IFSR Newsletter 1986 Vol. 6 No. 3 Winter
A SYSTEMS-SCIENCE PROJECT AT AUSTRIA’S UNIVERSITY OF LlNZ: ELECTRONIC BRAINS SAVE ENDANGERED SPECIES
Mankind’s inventive cleverness has rarely been a boon for Mother Nature. Technological advances have directly or indirectly led to the destruction of natural environments throughout the world and the extermination of countless species of plants and animals. Now however systems researchers in Linz are using highly complex electronic memory devices to assist conservationists.
The ZOODAT-project is the brainchild of Prof. Ernst Rudolf Reichl; he is currently being aided by Dr. Friedrich Valach and Dipl.lng. Winfried Walter. Prof. Reichl was one of the first scientists to realize that enormous quantities of information are a prerequisite for effective conservation work. There are approximately 30.000 species of animals in Austria (about half of them are insects and snails). Ecologists strive to discover precisely in what areas each” of them occurs and the manner in which the size of each population fluctuates in the course of time. Equipped with this knowledge, they can determine which species are threatened by extinction. It is estimated that the data from between four and ten million observations are now available, but they are not always easy to get at. Some of them have been published in various scientific journals, whereas others can only be obtained from the archives of public or private collections or from unpublished notes.
With the help of the computer it would be possible to gather these findings into one place and systematize them. Of course each of the ldividual items has to be programmed. Up until now the Austrian team has only managed to feed over a million pieces of information to the electronic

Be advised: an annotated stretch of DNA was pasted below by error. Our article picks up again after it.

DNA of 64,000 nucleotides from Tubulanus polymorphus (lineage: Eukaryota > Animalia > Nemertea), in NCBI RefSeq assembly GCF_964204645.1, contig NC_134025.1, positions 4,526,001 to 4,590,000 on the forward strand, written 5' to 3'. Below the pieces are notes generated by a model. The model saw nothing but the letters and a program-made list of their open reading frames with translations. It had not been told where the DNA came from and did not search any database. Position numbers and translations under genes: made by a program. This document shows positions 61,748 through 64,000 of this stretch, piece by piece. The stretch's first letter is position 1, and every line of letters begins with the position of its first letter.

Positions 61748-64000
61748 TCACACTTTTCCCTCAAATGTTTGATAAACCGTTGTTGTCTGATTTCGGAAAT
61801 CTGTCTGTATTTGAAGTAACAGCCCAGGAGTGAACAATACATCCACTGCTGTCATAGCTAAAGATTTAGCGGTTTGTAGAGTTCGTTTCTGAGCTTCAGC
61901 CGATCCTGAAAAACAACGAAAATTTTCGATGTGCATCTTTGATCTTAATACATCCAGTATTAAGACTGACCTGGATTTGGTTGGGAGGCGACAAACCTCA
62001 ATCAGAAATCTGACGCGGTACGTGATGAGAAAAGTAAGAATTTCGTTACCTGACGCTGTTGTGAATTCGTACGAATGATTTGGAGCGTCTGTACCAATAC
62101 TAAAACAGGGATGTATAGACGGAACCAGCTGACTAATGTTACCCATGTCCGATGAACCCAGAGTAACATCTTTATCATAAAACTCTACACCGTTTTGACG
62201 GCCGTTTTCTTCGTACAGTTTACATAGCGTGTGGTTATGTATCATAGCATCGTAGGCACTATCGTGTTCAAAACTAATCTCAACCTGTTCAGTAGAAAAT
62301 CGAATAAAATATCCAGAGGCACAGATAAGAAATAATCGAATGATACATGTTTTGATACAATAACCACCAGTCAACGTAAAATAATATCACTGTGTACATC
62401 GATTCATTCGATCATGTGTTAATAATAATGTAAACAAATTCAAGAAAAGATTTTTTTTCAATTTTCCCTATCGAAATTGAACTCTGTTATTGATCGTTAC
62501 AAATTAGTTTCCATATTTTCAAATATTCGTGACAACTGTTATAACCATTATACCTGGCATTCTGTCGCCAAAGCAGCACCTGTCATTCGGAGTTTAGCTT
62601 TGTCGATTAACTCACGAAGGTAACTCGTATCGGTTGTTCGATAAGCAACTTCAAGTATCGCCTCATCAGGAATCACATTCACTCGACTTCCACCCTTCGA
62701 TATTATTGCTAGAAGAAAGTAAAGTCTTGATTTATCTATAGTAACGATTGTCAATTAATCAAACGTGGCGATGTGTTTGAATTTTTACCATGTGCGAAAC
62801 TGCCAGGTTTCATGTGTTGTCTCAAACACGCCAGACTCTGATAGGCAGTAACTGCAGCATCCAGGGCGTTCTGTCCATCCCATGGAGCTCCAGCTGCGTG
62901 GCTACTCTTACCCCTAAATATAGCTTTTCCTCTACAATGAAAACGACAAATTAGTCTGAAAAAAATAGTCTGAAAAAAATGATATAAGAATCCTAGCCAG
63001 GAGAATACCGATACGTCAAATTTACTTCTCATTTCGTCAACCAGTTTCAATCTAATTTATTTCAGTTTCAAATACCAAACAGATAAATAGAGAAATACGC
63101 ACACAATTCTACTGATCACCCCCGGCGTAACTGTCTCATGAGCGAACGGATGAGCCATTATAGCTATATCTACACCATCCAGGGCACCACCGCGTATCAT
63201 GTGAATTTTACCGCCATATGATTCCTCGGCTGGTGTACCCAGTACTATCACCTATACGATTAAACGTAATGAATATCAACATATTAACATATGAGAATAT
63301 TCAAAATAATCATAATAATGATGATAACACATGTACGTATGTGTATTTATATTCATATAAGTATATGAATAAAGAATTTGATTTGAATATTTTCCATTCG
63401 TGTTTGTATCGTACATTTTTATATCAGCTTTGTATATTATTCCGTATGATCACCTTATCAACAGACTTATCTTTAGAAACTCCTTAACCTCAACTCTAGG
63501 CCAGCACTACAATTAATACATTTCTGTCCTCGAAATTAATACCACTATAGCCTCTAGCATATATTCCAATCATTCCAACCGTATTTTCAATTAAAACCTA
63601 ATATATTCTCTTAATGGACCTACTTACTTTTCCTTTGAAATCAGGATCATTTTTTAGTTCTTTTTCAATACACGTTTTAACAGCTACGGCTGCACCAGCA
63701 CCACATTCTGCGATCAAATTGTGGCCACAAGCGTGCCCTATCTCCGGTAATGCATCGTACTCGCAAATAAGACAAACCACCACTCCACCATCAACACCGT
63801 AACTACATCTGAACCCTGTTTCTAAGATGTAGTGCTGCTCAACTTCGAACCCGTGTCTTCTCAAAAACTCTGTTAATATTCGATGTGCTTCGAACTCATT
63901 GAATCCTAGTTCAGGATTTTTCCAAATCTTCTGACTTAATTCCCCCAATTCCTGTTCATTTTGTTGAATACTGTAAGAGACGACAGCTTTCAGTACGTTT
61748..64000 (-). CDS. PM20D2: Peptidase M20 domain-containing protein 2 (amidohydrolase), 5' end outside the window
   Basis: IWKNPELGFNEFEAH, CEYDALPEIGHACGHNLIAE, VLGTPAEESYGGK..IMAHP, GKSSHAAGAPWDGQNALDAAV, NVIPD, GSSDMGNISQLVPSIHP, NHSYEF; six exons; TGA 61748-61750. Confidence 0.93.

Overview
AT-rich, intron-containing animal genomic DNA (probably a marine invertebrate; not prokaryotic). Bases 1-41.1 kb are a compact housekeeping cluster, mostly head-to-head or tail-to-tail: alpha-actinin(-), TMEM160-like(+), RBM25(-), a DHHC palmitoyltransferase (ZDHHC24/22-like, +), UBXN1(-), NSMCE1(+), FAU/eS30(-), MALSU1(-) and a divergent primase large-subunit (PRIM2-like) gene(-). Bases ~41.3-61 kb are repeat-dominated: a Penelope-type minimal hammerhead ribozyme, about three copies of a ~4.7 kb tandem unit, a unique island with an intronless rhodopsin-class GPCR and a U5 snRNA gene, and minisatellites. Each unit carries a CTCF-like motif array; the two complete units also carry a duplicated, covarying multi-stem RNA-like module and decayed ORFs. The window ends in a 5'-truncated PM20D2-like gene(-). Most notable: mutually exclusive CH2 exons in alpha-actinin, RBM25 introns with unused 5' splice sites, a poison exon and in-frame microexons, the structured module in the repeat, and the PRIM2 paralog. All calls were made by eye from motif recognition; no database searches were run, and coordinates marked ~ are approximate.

brain – nearly 700.000 of them have to do with butterflies and moths, almost 150.000 with beetles. The researchers however hope that their data bank w;11 someday comprise all the animal species in Austria and the Italian province of Southern Tyrol as well as all the sites where they occur. To attain their goal, they will have to process about 185 million items.
The data bank has already proven itself invaluable. With its help, conservationists were able to rapidly formulate precise objections to a proposed new expressway between Augsburg (W.Germany) and Innsbruck (Austria). The computer immediately produced a list of biotopes which would have been adversely affected by the construction of the highway including details about the faunistic rarities which were to be found at each of the sites. A rerouting was recommended.
DATA PROTECTION FOR ANIMALS
Unfortunately ZOODAT has to be kept under lock and key. Ecologists are afraid that unscrupulous animal traders could misuse information from the data bank to hunt out the nesting sites of rare birds of prey such as eagles, owls and hawks. Chicks of some species fetch horrendous prices nowadays. Similarly, insect collectors could link in to ZOODAT to localize rare butterflies. Therefore only authorized persons or institutions have access to the computer.
ONE OF EUROPE’S LARGEST ANIMAL DATA BANKS
ZOODAT began as part of an international project. In 1972, when it was introduced at a scientific meeting, many researchers found it cute but rather insignificant. At that time it merely embraced 5.000 items. From such modest beginnings Prof Reichl has brought the zooklgical data bank to its current size – today it is perhaps the largest one in Europe.
Prof. Reichl is not only a systems researcher – he is an amateur entomologist as well. Being intimately involved in both of these fields of study has enabjed him to develop a link between them, in the form of a computer-assisted program of animal conservation. Building bridges between isolated disciplines js one of the most important goals of systems science.